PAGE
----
10. A lot of this information should be shared with you up front.

None of what is disclosed in this article is top secret. Lots of important information will be given to you in the beginning stages of your therapy, and you will be asked to provide a lot of information to the therapist as well. A good therapist will take time to explain the process, provide the reasons behind all of the initial questions, and to ease your worries as you embark on the path to greater personal achievement.

Whether you have already begun the counseling process, or are still in the consideration phase, it is important to know that the therapist is there as a resource and a facilitator of your success. Helping others is in our nature, but we are human and cannot alone work miracles. Successful therapy is a journey defined by genuine commitment, willful self-exploration and meaningful communication.

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Last Updated on December 2, 2018

How to Flow Your Way to a More Productive Life

How to Flow Your Way to a More Productive Life

Ebb and flow. Contraction and expansion. Highs and lows. It’s all about the cycles of life.

The entire course of our life follows this up and down pattern of more and then less. Our days flow this way, each following a pattern of more energy, then less energy, more creativity and periods of greater focus bookended by moments of low energy when we cringe at the thought of one more meeting, one more call, one more sentence.

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The key is in understanding how to use the cycles of ebb and flow to our advantage. The ability to harness these fluctuations, understand how they affect our productivity and mood and then apply that knowledge as a tool to improve our lives is a valuable strategy that few individuals or corporations have mastered.

Here are a few simple steps to start using this strategy today:

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Review Your Past Flow

Take just a few minutes to look back at how your days and weeks have been unfolding. What time of the day are you the most focused? Do you prefer to be more social at certain times of the day? Do you have difficulty concentrating after lunch or are you energized? Are there days when you can’t seem to sit still at your desk and others when you could work on the same project for hours?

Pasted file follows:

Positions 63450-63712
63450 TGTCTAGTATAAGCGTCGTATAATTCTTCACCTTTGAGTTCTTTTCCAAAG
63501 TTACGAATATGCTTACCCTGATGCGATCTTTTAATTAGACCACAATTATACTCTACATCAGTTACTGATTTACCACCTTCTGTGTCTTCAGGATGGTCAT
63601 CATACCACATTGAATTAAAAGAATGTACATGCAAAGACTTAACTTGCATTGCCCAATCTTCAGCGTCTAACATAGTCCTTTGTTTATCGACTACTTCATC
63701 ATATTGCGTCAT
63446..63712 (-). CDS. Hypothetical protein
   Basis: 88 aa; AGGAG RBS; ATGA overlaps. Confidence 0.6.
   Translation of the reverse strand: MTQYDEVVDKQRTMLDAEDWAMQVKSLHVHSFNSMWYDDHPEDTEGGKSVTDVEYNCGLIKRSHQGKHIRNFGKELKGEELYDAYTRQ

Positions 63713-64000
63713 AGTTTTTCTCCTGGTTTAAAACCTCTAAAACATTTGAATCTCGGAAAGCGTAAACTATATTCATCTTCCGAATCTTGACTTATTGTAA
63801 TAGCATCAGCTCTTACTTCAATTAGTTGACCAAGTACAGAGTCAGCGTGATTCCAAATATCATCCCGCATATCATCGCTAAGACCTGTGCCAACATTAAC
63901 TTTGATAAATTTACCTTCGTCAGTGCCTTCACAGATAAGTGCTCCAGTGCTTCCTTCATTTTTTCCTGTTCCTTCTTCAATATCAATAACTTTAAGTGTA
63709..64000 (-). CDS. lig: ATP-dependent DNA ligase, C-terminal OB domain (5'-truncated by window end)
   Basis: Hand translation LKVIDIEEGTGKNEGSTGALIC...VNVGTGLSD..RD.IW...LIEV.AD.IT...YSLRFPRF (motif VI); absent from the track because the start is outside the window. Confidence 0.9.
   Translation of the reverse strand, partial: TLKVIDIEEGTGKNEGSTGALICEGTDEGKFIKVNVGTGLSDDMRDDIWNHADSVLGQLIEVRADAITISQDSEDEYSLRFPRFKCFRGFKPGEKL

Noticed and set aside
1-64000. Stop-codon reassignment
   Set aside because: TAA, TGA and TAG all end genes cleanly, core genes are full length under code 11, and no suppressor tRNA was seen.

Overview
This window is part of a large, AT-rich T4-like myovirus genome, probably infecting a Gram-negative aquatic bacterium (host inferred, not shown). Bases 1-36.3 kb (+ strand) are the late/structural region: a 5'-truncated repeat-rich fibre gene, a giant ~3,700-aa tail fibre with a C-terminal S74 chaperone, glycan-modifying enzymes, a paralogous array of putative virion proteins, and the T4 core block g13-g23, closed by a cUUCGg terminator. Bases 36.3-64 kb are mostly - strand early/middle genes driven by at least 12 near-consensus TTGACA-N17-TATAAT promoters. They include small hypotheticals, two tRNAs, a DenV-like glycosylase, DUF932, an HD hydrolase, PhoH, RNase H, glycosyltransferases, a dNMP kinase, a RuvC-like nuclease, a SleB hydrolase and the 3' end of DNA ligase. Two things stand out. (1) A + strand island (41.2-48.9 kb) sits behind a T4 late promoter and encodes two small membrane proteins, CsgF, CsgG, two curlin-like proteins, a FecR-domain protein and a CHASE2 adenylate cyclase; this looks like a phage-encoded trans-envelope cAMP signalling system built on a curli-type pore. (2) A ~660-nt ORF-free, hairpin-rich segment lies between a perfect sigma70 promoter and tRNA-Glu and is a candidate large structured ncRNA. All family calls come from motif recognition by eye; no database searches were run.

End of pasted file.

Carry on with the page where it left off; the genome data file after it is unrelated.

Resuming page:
Do you see a pattern starting to emerge? Eventually you will discover a sort of map or schedule that charts your individual productivity levels during a given day or week.  That’s the first step. You’ll use this information to plan your days going forward.

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Schedule According to Your Flow Pattern

Look at the types of things you do each day…each week. What can you move around so that it’s a better fit for you? Can you suggest to your team that you schedule meetings for late morning if you can’t stand to be social first thing? Can you schedule detailed project work or highly creative tasks, like writing or designing when you are best able to focus? How about making sales calls or client meetings on days when you are the most social and leaving billing or reports until another time when you are able to close your door and do repetitive tasks.

Keep in mind that everyone is different and some things are out of our control. Do what you can. You might be surprised at just how flexible clients and managers can be when they understand that improving your productivity will result in better outcomes for them.

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Account for Big Picture Fluctuations

Look at the bigger picture. Consider what happens during different months or times during the year. Think about what is going on in the other parts of your life. When is the best time for you to take on a new project, role or responsibility? Take into account other commitments that zap your energy. Do you have a sick parent, a spouse who travels all the time or young children who demand all of your available time and energy?

We all know people who ignore all of this advice and yet seem to prosper and achieve wonderful success anyway, but they are usually the exception, not the rule. For most of us, this habitual tendency to force our bodies and our brains into patterns of working that undermine our productivity result in achieving less than desired results and adding more stress to our already overburdened lives.

Why not follow the ebb and flow of your life instead of fighting against it?

    Featured photo credit: Nathan Dumlao via unsplash.com